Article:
As well as talking to women who state they were victims of both rapists and unsympathetic university officials, the filmmakers interviewed students, parents, and administrators. The Hunting Ground also includes a conversation with a former Notre Dame police officer who criticized how rape cases were handled at that institution.[2] The officer spoke of a case where he was not allowed to question a student accused of rape, a Notre Dame football player, at any time that student was on athletic department property.[19] The Hunting Ground also includes testimony from male victims of sexual assault. Producer Amy Ziering stated the filmmakers "felt it was important to show men and women. For men it's often harder to speak up because there is a social stigma associated with rape. Many male victims were feeling ashamed."[8]

A section of the film is focused on Jameis Winston, the former star quarterback for the Florida State Seminoles football team (now with the Tampa Bay Buccaneers), and the accusation of sexual assault against him while at Florida State. His accuser, Erica Kinsman, publicly discusses the incident for the first time.[3][22]

The filmmakers also contend that most rapes are committed by a small number of repeat offenders. Director Kirby Dick stated that less than eight percent of the population is responsible for more than ninety percent of all sexual assaults.[23] Producer Amy Ziering said that "our failure as a society to apprehend perpetrators leaves criminals at large who are savvy and experienced, and able to continue to commit these crimes with impunity."[8]

Senator Kirsten Gillibrand (D-NY) makes a brief appearance in the film.[24]

Soundtrack[edit]

The film features two tracks by Lady Gaga: "Swine"[25] and an original song written by Diane Warren and Lady Gaga[26] titled "Til It Happens to You". The song won the award for Best Song in a Documentary at the 2015 Hollywood Music in Media Awards[27] and was nominated for a 2016 Grammy Award in the Best song written for visual media category.[28] "Til It Happens to You" was subsequently nominated for the 2016 Academy Award for Best Original Song.[29] Another song played in the documentary is "Stay Gold" by First Aid Kit.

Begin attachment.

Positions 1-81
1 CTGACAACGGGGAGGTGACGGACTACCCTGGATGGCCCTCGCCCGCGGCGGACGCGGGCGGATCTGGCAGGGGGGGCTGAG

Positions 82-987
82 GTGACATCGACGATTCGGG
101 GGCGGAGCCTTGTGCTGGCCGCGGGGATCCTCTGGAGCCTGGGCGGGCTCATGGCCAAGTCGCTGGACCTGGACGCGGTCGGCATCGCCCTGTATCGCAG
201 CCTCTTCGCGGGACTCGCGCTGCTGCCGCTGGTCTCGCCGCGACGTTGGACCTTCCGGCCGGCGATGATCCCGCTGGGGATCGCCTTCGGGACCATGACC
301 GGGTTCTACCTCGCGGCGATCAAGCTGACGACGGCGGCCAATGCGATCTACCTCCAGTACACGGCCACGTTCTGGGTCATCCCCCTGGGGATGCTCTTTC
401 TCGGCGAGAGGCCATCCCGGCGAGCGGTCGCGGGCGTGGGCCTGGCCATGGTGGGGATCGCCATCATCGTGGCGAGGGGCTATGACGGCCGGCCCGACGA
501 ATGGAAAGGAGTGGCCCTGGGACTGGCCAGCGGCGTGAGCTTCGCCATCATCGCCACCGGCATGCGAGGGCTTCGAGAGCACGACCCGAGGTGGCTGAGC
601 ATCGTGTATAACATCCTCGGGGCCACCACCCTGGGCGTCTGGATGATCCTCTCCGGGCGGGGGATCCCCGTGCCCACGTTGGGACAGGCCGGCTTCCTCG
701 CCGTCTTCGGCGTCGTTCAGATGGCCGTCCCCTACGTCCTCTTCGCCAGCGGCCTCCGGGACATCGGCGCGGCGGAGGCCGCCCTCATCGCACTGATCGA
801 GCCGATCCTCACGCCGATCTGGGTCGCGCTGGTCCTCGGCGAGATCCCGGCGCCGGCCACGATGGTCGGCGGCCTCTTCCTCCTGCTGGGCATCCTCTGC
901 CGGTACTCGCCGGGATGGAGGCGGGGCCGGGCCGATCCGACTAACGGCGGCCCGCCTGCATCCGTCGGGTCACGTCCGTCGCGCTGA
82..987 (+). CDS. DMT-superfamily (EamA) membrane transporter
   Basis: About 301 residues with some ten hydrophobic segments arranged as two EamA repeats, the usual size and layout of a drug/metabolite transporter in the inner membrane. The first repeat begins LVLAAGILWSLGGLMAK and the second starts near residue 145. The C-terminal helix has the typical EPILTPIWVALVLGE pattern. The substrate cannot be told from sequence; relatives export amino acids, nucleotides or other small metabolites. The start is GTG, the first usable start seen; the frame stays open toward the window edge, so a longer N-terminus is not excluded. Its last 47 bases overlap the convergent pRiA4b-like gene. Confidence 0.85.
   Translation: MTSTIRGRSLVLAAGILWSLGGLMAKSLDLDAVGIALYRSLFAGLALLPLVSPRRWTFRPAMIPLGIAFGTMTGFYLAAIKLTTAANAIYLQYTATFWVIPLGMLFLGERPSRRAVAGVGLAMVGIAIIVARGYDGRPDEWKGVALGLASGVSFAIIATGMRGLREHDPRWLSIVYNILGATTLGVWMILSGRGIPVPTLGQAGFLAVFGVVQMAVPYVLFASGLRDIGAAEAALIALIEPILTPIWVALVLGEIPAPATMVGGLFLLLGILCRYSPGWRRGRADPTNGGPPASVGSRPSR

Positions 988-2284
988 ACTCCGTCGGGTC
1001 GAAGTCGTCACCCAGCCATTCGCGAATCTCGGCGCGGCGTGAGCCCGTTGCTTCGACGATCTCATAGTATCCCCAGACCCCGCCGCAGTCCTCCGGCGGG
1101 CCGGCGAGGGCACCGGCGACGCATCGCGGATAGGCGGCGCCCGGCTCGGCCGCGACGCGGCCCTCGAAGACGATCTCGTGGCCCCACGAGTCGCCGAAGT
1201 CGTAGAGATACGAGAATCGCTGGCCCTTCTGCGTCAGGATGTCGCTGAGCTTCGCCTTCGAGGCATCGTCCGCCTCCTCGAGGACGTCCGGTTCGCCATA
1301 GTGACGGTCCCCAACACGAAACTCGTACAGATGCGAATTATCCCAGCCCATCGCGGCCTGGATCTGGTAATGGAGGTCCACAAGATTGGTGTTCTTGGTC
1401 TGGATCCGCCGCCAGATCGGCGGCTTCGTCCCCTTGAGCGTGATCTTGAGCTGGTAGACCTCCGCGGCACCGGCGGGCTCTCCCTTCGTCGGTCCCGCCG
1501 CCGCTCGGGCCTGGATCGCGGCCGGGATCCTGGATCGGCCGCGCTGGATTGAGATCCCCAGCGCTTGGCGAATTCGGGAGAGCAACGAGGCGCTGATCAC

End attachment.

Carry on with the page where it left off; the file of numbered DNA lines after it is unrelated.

Reception[edit]

Critical[edit]

Rotten Tomatoes indicated that 92% of critics gave the film positive reviews based on 62 reviews, with an average score of 7.8 out of 10. Its consensus reads: "The Hunting Ground isn't director Kirby Dick's strongest work as a filmmaker, but the movie's powerful message more than trumps any technical weaknesses."[30] At Metacritic, which assigns a weighted average rating out of 100 to reviews from mainstream critics, the film has received an average score of 77, considered to be "generally favorable," based on 29 reviews.[31] It would was billed by the Sundance Film Festival as a "piercing, monumental exposé of rape culture on campuses".[3] The film received a standing ovation at its premiere.[24] Eric Kohn, on Indiewire, gave the film a B+ grade, describing it as a "stirring call to action".[32] Entertainment Weekly praised the film for its strong emotional impact.[33] David Edelstein, writing for New York, advised parents to watch it before sending their children to college.[34] A columnist for the Philanthropy Journal predicted that, more than any other Sundance film in 2015, the film had the potential to affect activism and social policy.[35] While most reviews were positive, Variety film critic, Ella Taylor accused The Hunting Ground of "shoddy journalism" and called it a "loaded piece of agitprop that plays fast and loose with statistics and our sympathy with victims of campus sexual assault"[36]